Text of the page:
Appellate Judge Tom Becker's old school: He webcasts as Commodore64Boy.
You never know who's watching.
Brooke Marks is a vlogger. She spends countless hours on the Internet talking about her life, and she has a camera with her at all times that secretly records people with whom she interacts.
One night, she gets a mysterious phone call directing her to a mystery website. When she logs on, she sees various people she knows being slaughtered.
Is Brooke going to be the next victim?
Well, yes, she is, and it's no spoiler to tell you this, because Vlog opens with our heroine's badly staged murder. We then backtrack several weeks to see the events that lead up to this dastardly act—only what we see isn't all that enlightening. In fact, it's downright tedious.
It's also a bit disingenuous. Brooke Marks is, in fact, a real webcam girl, and she has a pay site. The front page—and that's as far as I got—features video of Brooke dancing around topless with duct tape on her nipples and promises of "Tiny Tiny White Panties Show," private forum, girlfriend galleries, and other enticements.
So, Brooke is playing Brooke, only she's not, since movie Brooke does nothing as interesting as duct taping her nipples. Instead, movie Brooke surreptitiously films guys she's dating and then webcasts their idiosyncrasies. You'd think that with her supposedly ginormous viewing audience, the guys might figure this out, but they don't, which means she can cruelly mock them and even break up with them on camera, and they have no idea they've really been punk'd.
I don't know about real Brooke, but movie Brooke is awfully obnoxious and self-important; you don't watch Brooke Marks so much as you endure her, at least as she's presented here. The killings start around mid-way through, and while they're a welcome respite from our Camgirl's inane prattling, they're pretty ridiculously staged—elaborate, silly, and fake looking.
Schlocky, low-budget/low-effort films like this exist in their own universe, a place where "normal" behavior has no place. I'm not talking "normal"—for example, not killing people—versus aberrant—for example, killing several people. I'm talking about the more mundane stuff, like:
• A complete stranger can walk into your home, drug your drink, and go completely unnoticed even though you're talking on your cell phone three feet away;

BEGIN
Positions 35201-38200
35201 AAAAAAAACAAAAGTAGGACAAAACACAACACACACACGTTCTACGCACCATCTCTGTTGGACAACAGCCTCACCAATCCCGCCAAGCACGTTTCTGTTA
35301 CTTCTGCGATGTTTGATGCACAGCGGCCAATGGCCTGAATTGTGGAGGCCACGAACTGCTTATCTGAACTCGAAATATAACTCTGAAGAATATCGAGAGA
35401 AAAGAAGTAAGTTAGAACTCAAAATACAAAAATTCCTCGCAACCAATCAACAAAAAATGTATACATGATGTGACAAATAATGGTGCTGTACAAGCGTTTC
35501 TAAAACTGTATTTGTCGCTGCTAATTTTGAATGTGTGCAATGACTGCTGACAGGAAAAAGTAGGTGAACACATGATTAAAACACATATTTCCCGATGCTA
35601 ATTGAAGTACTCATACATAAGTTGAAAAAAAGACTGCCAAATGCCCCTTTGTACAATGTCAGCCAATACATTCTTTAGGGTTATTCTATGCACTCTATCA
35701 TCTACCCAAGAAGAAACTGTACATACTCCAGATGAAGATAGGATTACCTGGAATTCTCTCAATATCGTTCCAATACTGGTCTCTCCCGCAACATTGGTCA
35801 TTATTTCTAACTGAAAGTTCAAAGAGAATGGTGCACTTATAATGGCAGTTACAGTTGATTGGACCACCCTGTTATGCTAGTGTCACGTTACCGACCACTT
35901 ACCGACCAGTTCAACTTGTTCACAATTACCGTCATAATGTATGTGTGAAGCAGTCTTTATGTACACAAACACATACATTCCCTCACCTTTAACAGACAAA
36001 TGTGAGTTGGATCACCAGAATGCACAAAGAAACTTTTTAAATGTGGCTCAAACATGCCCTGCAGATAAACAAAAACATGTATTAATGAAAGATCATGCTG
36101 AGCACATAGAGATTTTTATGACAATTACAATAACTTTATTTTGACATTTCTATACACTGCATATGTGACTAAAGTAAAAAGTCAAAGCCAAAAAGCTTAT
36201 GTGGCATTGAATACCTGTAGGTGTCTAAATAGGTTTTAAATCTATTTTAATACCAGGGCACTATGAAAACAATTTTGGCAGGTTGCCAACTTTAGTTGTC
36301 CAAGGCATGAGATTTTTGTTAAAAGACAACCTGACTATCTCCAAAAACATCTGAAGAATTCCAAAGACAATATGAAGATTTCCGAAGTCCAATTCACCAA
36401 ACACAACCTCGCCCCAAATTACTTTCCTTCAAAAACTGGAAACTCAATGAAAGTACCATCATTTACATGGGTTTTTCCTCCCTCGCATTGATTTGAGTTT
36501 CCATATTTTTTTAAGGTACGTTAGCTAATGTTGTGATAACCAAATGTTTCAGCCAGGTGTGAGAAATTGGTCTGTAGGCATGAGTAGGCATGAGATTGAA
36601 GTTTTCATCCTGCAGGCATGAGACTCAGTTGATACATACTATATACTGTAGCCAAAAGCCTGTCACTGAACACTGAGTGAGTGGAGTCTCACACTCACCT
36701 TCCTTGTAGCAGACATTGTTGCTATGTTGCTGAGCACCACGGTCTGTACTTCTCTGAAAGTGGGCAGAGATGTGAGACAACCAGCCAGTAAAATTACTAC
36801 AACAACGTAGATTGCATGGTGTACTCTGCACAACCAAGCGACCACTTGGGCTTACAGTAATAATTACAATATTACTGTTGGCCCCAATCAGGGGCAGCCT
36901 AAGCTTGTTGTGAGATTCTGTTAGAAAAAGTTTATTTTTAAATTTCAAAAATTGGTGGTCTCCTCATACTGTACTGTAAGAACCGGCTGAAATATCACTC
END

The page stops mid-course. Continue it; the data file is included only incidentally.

• A police investigation of a missing person report is done without benefit of forensics or even contacting the missing one's family or friends;
• A person is stabbed in the middle of a crowded club and all the other clubgoers just stand around and scream, with no one going after the killer;
• When someone calls the police to talk about this very public crime, presumably hours later, the police are unaware that it even happened to the point of being skeptical;
• The above-mentioned "I'm taping my boyfriends during intimate moments, webcasting them, and they NEVER FIGURE IT OUT" business;
And so on.
So while some people might enjoy a film like Vlog for the splatter effects, it's impossible to connect with it on even the slightest level. It's not suspenseful, shocking, or particularly interesting, and no one involved seems to care enough to make an effort to ground it in any sort of reality.
It's kind of a shame that director Joshua Butler either didn't see or chose not to address the irony of the whole vlogging thing and how social media has skewed interpersonal connections.
In one sequence, Brooke bemoans that some guy she's never met turned down her friend request. Because there were a few things she liked in his profile, she thought, "He might be different." Maybe this is supposed to be ironic, and I'm just missing it, but I don't think so; I think we're actually supposed to sympathize with Brooke's hurt feelings. Granted, I don't social network, but are people really aggrieved when someone they've never met declines to add them to a list of largely anonymous "followers," or is Butler commenting on how people like Brooke have become too wrapped up in the whole online experience?
Or a scene in which Brooke goes all middle school on some woman who called her out in a public place, secretly filming the woman and then doing a vlog in which she—surprise!—mocks the woman's appearance and weight (the woman seems to be a whopping size 6). Is Butler commenting on how the Internet has given grown-ups the power to act as pathetically as 10-year-olds who make fun of their less-popular peers? Or are we actually supposed to be tickled as Brooke uses video and audio effects to paint a normal-looking woman as some sort of Yeti?
I think we're actually supposed to be on Team Brooke. I think we're supposed to feel her pain at an anonymous friend rejection and laugh heartily at her idiotic "gotcha!" at some otherwise insignificant woman. I don't think Butler has anything deeper here than a cheap and silly techno-slasher.
Vlog, which evidently started out as a web series, is being released by Anchor Bay. Anchor Bay's disc offers an acceptable image and perfectly audio. For supplements, we get what appears to be alternate takes of some of Brooke's vlog moments. More scenes of Brooke vlogging? Yep, it's torture porn.
The fact that there really is a webgirl named Brooke Marks doesn't add any intimacy or altered perception to all this; in fact, it just makes it all the more skeevy in that the whole things comes off as an infomercial for pay-per-view Web site.
A dumb and cheapjack nonthriller with an unlikeable central character and a preposterous central story, Vlog is a waste. Google it if you must.
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Scales of Justice
Studio: Anchor Bay
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